The decimal system facilitated giving orders. No officer had to give orders to more than 10 men and everyone was responsible only to the officer above him, facilitating an effective system of discipline. Not only in organization but in discipline, the Mongol Army was superior to other armies of its time and for some time to come, including the Medieval European armies of its time, which were the armies of the French, English, Spanish, and Germans. The only army that might be compared favorably to the Mongols, in the matter of discipline, was the Swiss army. Such a well-organized, highly trained army with such deeply ingrained discipline can hardly be likened to a barbarian army, a disorganized rabble, which charged indiscriminantly, and at the slightest sign of opposition, faded away. Jenghiz Kahn's network of spies and paid informants, demonstrates a skill beyond the capabilities of barbarian tribes.
H. G. Wells, quoting J. B. Bury, in his notes to Gibbon's Decline and Fall of the Roman Empire, observes, "It is only recently that European history has begun to understand that the successes of the Mongol army which overran Poland and occupied Hungary in the spring of A.D. 1241 were won by consummate strategy and were not due to a mere overwhelming superiority of numbers...It was wonderful how punctually and effectually the arrangements of the commander were carried out in operations extending from the Lower Vistula to Transylvania. Such a campaign was quite beyond the power of any European army of the time, and it was beyond the vision of any European commander. There was no general in Europe, from Frederick II downward, who was not a tyro in strategy compared to Subutai [Subodai]. It should also be noticed that the Mongols embarked upon the enterprise with full knowledge of the politcal situation of Hungary and the condition of Poland--they had taken care to inform themselves by a well-organized system of spies; on the other hand, the Hungarians and Christian powers, like childish barbarians, knew hardly anything about their enemies."(13) From a military standpoint alone, one cannot classify the Mongols as barbarians.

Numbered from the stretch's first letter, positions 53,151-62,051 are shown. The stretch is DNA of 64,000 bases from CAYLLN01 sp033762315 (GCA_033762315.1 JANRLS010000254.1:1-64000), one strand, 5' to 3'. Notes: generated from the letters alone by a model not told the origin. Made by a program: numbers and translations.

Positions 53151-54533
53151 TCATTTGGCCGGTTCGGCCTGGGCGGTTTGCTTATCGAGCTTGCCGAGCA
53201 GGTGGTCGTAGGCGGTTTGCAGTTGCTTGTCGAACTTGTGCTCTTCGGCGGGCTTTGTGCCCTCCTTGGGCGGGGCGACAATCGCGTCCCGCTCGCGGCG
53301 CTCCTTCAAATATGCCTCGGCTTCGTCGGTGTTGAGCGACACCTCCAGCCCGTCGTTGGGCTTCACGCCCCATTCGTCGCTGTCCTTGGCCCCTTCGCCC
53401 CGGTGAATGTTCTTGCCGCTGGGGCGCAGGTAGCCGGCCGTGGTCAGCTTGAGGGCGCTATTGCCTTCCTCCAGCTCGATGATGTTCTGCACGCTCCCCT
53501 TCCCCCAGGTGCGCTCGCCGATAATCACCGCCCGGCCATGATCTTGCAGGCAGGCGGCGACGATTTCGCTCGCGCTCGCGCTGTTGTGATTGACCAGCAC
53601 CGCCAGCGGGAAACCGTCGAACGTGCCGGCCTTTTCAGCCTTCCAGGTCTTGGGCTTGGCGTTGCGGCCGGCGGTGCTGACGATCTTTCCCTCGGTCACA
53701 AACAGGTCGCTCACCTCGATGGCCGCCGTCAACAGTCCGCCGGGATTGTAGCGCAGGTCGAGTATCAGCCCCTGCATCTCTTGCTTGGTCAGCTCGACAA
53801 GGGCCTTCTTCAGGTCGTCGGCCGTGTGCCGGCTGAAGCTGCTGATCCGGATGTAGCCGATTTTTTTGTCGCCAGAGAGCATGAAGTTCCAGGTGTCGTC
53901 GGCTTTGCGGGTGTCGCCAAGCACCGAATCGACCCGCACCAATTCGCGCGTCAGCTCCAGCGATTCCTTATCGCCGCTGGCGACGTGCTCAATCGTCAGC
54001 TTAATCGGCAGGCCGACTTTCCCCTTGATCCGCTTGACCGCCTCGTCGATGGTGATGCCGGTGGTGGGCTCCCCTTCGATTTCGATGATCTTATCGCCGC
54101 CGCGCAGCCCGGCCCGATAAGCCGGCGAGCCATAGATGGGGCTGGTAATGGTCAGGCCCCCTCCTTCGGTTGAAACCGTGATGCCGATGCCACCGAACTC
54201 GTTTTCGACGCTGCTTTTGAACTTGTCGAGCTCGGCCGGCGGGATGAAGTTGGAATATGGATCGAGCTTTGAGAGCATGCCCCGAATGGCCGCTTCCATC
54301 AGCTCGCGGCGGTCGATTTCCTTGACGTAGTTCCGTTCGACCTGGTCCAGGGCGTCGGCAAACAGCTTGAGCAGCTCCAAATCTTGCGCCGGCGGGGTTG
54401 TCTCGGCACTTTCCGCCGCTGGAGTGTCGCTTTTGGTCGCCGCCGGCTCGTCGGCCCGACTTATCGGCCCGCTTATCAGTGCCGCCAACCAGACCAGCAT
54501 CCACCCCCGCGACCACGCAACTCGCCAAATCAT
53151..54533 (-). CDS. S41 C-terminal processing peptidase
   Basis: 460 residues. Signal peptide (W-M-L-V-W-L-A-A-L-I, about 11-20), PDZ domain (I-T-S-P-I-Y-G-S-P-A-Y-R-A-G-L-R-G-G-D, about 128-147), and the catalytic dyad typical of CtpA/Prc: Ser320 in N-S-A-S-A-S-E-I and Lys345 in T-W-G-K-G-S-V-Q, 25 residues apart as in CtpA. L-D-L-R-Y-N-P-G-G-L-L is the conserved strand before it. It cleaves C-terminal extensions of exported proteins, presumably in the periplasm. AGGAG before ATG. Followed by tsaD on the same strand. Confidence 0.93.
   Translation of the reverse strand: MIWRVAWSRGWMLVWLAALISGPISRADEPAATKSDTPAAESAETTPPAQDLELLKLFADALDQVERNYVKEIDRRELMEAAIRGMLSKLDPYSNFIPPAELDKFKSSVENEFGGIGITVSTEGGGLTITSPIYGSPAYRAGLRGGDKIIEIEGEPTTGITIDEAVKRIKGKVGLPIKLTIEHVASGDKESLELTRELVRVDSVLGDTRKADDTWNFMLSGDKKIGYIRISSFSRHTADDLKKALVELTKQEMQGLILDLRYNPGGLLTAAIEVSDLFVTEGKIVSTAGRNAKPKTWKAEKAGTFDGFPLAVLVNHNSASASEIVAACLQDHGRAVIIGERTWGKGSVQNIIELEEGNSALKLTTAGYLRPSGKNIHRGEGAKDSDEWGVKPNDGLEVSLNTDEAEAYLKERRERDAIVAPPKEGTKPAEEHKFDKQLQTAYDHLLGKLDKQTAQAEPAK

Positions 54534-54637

Many historians did believe that Mongol victories were due to an overwhelming superiority of numbers. Further research disproves this excuse of defeated medieval armies, furthered by medieval historians, and shows that often, indeed, the Mongols were outnumbered. Their superior fire power and military tactics led their opponents to actually believe the Mongols outnumbered them. The basis of Mongol power was their undeniable prowess on the battlefield, which was enhanced by their policy of wasting nothing and adopting anything useful to them, an extension of their generations on the Asian steppe.